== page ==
The judge overseeing Taser International's challenge of a B.C. public inquiry that concluded the weapons can kill wondered Tuesday why Taser's extensive involvement in the hearings wasn't enough to defend the stun gun.
The U.S.-based weapons manufacturer is challenging the first report into the death of Robert Dziekanski, arguing it was unfair for commissioner Thomas Braidwood to release his findings without first letting Taser know about his conclusions and allowing the company to respond.
On Tuesday, B.C. Supreme Court Justice Robert Sewell noted the company's co-founder and several of its own experts appeared before the hearings in 2008, and they would have known other presenters had told Braidwood that Tasers pose safety risks.
"The petitioner in this case was well aware that one of the subject matters of the inquiry was the safety of Tasers, and, in fact, the petitioner in this case was given ample opportunity to appear before the commission and make submissions with respect to that question," Mr. Justice Sewell told Taser lawyer David Neave.
"Wasn't he (Taser co-founder Thomas Smith) aware that presenters had made presentations to the commissioner that there was some indication (that Tasers could cause death)?"
The company could not have predicted Mr. Braidwood would conclude Tasers could be fatal because, Mr. Neave replied, none of the evidence presented at the inquiry supported that finding.
"Taser had no basis to believe that the commissioner would reach those findings," said Mr. Neave. "Taser was entitled to notice."
The report, released last year, was the first of two from a public inquiry called after Mr. Dziekanski's death in October 2007, when he was confronted by RCMP officers at Vancouver's airport and stunned with a Taser.
Commissioner Thomas Braidwood heard presentations in 2008 during several weeks of hearings examining the use of Tasers in B.C. and their safety.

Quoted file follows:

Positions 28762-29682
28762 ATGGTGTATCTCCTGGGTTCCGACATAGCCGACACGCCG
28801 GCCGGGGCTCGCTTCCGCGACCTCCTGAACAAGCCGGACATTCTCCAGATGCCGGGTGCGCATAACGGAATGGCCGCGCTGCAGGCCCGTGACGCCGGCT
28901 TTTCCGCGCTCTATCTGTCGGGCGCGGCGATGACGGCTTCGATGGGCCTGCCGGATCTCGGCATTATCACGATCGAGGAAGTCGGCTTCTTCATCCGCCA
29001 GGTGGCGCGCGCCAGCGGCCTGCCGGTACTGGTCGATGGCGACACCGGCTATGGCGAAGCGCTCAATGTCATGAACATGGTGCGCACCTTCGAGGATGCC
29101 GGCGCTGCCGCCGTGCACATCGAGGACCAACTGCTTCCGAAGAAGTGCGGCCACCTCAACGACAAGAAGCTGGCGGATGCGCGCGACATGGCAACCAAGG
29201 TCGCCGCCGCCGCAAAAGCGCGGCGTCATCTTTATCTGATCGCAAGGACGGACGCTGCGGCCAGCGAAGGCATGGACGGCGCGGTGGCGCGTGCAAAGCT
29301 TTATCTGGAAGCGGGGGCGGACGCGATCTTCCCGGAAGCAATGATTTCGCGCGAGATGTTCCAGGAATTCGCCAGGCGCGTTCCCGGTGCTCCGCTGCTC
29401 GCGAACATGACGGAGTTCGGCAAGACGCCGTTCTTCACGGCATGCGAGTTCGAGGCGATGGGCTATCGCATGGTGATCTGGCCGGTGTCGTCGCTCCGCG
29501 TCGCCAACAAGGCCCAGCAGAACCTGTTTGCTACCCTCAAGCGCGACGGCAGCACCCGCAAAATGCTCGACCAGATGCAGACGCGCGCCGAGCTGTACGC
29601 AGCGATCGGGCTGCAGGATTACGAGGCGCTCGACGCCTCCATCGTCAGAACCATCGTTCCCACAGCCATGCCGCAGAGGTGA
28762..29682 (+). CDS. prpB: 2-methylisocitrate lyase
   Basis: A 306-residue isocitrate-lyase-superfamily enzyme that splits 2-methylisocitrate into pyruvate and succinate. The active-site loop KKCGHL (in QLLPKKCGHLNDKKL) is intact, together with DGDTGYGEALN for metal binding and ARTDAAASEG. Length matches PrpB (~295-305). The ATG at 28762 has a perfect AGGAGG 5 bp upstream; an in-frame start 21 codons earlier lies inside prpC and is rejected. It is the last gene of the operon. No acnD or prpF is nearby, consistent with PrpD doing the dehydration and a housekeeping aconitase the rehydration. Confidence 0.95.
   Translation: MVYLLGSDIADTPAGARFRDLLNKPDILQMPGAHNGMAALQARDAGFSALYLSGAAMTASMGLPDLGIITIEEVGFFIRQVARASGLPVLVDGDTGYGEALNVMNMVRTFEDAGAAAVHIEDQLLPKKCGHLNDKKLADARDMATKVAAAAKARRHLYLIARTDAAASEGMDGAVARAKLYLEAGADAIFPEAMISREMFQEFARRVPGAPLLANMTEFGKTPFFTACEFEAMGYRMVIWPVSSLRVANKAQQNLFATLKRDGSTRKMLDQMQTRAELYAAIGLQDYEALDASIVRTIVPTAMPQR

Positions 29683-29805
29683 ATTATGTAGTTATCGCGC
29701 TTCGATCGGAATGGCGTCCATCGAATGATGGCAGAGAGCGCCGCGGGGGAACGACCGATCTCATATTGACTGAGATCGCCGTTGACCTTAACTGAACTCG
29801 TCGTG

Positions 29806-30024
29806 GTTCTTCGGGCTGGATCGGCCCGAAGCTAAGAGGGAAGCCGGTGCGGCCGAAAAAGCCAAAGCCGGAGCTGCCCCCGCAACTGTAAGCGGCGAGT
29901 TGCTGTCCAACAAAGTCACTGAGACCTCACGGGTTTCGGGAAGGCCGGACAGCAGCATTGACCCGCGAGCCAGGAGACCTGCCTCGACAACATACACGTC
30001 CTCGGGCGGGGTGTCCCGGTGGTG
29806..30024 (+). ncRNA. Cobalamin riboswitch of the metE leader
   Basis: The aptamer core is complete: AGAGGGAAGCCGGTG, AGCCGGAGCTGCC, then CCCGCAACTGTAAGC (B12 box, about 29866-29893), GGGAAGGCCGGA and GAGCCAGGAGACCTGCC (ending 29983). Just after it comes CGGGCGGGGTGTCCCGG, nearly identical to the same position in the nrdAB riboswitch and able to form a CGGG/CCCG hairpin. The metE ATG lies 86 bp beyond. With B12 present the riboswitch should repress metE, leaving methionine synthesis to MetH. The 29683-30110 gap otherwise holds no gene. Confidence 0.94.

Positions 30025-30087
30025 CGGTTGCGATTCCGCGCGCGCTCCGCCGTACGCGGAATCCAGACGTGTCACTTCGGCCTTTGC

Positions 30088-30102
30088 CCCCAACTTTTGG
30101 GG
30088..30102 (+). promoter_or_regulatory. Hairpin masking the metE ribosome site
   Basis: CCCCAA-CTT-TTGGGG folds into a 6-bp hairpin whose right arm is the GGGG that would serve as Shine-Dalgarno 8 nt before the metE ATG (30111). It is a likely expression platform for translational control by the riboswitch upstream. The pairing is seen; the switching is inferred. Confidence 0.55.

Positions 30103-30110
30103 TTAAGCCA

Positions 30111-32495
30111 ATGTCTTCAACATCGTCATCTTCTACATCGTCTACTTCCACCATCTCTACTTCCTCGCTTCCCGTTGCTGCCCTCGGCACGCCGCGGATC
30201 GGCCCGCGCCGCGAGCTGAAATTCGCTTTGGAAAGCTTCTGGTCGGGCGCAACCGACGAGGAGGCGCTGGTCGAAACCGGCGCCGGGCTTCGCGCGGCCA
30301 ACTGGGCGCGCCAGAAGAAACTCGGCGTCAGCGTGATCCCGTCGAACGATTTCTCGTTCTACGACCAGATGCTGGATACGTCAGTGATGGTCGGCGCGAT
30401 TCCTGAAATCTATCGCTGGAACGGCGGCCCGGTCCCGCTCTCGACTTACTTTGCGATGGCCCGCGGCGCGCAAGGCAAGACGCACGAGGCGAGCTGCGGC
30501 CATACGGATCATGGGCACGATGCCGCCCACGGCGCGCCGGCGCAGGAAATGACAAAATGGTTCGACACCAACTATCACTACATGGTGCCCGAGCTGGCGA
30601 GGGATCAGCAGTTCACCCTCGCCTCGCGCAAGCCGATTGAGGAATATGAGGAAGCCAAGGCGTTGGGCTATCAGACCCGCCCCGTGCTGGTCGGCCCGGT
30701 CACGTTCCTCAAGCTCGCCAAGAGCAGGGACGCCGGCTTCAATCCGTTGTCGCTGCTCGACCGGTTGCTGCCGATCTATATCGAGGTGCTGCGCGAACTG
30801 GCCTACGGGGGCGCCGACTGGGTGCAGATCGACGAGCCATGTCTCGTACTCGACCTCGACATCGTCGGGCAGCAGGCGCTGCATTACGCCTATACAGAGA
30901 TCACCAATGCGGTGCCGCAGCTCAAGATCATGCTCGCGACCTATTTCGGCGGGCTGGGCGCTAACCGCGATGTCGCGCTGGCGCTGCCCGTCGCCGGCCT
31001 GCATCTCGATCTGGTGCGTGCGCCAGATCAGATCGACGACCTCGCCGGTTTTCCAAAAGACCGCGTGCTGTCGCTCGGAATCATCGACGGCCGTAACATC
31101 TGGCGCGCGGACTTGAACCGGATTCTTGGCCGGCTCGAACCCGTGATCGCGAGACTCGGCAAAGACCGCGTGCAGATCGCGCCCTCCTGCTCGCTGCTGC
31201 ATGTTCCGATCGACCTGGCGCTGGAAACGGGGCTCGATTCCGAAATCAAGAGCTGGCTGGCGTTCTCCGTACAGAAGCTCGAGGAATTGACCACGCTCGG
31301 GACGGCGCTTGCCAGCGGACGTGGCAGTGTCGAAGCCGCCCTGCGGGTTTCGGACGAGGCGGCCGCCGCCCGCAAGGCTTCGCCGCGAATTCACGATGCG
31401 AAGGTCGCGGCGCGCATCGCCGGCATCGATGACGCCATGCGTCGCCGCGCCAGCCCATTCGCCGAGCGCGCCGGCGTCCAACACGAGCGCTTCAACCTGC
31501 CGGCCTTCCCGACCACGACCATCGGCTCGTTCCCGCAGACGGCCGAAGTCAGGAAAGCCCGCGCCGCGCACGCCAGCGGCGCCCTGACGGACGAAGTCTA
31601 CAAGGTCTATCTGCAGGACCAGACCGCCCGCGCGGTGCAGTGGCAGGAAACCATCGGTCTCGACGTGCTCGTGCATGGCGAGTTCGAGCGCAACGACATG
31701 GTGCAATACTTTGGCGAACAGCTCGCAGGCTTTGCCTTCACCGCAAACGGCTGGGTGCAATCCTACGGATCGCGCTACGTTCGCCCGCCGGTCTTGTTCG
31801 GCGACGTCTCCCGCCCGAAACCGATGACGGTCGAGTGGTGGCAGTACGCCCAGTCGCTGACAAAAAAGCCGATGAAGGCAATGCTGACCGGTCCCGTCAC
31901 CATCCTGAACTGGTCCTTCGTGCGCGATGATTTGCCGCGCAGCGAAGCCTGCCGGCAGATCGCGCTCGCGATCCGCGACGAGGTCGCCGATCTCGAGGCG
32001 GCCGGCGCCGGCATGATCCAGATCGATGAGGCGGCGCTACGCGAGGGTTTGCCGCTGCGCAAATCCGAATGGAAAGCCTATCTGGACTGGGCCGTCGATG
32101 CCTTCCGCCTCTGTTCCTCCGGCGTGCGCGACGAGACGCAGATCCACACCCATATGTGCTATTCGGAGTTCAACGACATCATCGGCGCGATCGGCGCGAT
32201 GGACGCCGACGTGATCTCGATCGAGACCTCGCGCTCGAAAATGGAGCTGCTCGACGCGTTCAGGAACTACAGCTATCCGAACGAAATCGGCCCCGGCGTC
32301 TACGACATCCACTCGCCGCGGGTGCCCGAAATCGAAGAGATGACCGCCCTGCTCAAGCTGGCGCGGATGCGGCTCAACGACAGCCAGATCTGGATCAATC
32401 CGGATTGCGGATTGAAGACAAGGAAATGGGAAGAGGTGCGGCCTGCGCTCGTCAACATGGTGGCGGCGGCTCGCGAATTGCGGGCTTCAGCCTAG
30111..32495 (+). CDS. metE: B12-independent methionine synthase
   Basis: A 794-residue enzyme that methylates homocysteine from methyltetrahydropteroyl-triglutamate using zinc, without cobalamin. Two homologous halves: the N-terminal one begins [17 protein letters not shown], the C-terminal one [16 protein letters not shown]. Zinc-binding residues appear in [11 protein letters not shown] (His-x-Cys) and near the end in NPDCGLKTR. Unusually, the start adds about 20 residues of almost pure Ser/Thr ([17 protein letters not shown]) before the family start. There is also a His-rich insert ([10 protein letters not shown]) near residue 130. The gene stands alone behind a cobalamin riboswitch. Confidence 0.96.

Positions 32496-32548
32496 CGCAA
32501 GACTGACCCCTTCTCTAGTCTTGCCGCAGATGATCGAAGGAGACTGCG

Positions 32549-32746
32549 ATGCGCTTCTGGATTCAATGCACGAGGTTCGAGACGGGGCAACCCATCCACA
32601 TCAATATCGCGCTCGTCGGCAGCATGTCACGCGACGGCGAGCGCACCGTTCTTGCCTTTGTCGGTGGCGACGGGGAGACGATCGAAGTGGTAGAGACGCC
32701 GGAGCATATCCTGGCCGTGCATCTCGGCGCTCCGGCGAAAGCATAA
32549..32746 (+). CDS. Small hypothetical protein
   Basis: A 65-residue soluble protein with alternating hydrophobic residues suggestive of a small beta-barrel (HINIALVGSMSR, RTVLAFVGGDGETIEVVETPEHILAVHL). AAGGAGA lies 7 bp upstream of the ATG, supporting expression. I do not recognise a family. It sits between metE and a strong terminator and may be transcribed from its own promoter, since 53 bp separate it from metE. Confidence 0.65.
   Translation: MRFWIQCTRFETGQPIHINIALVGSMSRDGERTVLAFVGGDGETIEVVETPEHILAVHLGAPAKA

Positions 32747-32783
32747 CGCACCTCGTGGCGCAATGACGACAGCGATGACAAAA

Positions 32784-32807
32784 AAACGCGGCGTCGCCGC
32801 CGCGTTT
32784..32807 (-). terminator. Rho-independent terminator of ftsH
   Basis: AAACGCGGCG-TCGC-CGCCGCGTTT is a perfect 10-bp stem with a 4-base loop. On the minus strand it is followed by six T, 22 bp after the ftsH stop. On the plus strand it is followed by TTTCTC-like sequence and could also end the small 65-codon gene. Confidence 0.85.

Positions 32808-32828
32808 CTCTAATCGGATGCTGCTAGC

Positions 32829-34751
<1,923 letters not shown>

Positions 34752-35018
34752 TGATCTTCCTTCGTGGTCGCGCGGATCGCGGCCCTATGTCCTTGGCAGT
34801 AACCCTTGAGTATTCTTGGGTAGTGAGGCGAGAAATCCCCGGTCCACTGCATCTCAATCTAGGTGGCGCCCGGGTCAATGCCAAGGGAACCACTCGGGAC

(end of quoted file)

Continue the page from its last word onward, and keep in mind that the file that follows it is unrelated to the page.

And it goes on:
In the end, he concluded a jolt from a Taser has the capacity to kill a person by causing a fatal heart arrhythmia, particularly when the weapon is used multiple times, and he called for restrictions on their use.
He also raised questions about the methodology and reliability of some of the studies and statistics provided by Taser as the company argued the weapons pose no risk to the heart.
Taser's petition argues Mr. Braidwood made his conclusion without any evidence to support it and the company claims Mr. Braidwood failed to take into account all of the studies and material it provided.
The company also complains it wasn't granted official standing at the hearings and it wasn't allowed to review the findings before they were released.
The provincial government's lawyers are expected to argue the court has no jurisdiction to review Mr. Braidwood's report because a study commission can only make non-binding recommendations and it can't allege fault or wrongdoing.
They will also say Mr. Braidwood read all of the company's submissions, even if he didn't cite them all.
The provincial government and the RCMP quickly endorsed Mr. Braidwood's report and have since restricted the use of Tasers.
Taser claims the report has hurt its business around the world, citing it as the reason the company lost a multimillion-dollar contract in Africa earlier this year.
Mr. Braidwood's second report, examining Mr. Dziekanski's death in detail, was released last month.
That document chided the four RCMP officers involved in the man's death for using too much force and concluded the multiple Taser stuns likely played the greatest role in his death.
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